When The House in Dormer Forest by Mary Webb came up as May’s TBR Lucky Dip book, I was pleased for two main reasons. Firstly, it’s a Virago Modern Classic, which meant I could add another one to the ‘Read’ shelf on LibraryThing and not feel quite so bad about the large number still sitting glumly on the ‘To Read’ shelf. Secondly, it’s one of the novels parodied by Stella Gibbons in Cold Comfort Farm which I’ve been wanting to read for ages, and this provides me with the perfect excuse now that I have the requisite background reading. The very fact that Mary Webb’s book was the subject of parody should have been sufficient warning for me about what I was letting myself in for, but I wasn’t prepared for a book quite as amusingly terrible as The House in Dormer Forest turned out to be.
The House in Dormer Forest follows the fortunes of the Darke family and their servants who live and work in Dormer Old House. It’s difficult for me to summarise the plot so long after reading the book, but I’ve copied the blurb from the back of the book in my initial post concerning the novel. Suffice to say that it is dark and oppressive and Stella Gibbons can’t have had much work to do in producing a parody, as the writing is so incredibly overwrought it almost feels like a pastiche to begin with.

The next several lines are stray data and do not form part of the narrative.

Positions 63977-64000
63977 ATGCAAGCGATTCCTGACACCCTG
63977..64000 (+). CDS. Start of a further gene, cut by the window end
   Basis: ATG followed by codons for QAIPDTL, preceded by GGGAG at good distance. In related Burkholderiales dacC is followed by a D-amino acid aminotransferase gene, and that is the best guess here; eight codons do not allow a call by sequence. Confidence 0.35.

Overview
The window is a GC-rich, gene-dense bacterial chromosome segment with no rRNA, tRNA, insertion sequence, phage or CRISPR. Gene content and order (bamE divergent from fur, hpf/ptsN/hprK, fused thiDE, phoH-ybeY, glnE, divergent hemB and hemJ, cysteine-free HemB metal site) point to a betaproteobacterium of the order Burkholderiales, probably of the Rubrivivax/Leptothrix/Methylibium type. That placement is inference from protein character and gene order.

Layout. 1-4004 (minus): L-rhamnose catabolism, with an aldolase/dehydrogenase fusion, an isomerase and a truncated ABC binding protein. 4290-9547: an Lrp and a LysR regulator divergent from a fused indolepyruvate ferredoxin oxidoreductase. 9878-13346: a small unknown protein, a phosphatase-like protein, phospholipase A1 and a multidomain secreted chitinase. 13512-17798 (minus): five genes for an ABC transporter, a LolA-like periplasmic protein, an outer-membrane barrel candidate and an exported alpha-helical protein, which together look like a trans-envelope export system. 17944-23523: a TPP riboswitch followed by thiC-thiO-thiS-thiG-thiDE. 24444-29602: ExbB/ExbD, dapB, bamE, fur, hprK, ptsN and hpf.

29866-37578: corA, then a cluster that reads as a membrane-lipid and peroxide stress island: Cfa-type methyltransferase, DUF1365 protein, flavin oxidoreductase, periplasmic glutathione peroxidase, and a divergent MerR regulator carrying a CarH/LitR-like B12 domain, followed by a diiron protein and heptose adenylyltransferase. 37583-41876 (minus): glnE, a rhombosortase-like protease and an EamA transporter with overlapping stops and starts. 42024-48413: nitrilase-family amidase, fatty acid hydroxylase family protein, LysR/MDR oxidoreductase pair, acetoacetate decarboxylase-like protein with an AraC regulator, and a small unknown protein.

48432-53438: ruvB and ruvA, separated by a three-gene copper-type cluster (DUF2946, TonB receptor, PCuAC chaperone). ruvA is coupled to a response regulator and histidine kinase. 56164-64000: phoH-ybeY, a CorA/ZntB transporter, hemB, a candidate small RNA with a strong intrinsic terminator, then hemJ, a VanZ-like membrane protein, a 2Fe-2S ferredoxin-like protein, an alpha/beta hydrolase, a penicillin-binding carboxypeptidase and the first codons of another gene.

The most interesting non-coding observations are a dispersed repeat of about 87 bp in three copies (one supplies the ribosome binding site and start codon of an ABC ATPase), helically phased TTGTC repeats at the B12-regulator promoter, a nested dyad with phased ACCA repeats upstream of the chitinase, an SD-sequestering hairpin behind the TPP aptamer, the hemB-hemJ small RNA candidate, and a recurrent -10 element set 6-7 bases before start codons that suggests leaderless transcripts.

Occasionally (very occasionally), her writing is intentionally amusing as Webb reveals her characters to the reader:
“I can’t be thwarted!” grandmother suddenly broke out. She had a theory that, if crossed, she would die. She was fond of saying: “I’ve got a weak ‘eart, Rachel!” –dropping her “h” not because she could not aspirate it, but because she did not see why, at her age, any letter of the alphabet should be her master.
I think this perfectly encapsulates grandmother Darke’s (the obvious counterpart of Aunt Ada Doom in Cold Comfort Farm) tyrannical desire to control everything and the manipulation ways in which she does so.
Sometimes, the language is wild and beautiful, if rather over dramatic:
Dormer, in its cup at the bases of the hills, was always full of damp air and the sound of water. Besieged by this grievous music — and what is there in nature sadder than the lament of falling water? — she felt as if she had opened the door not to the night and the stream, but on to a future full of doubt and dread, veiled in mist.
Yes, it’s a little bit much, but it’s suitably atmospheric and I think it’s quite effective. I’m partial to the odd Victorian sensation novel so I am more than willing to forgive melodrama under the right circumstances. Unfortunately, the majority of the time, the language tends towards being florid to the point of being ridiculous:
Who would ever seek in Amber Darke, so still, of so sad-coloured an exterior, the creature of fire and tears that could feed a man’s heart with faery food and call him into Paradise with songs wild as those of hawks on the untrodden snow-fields?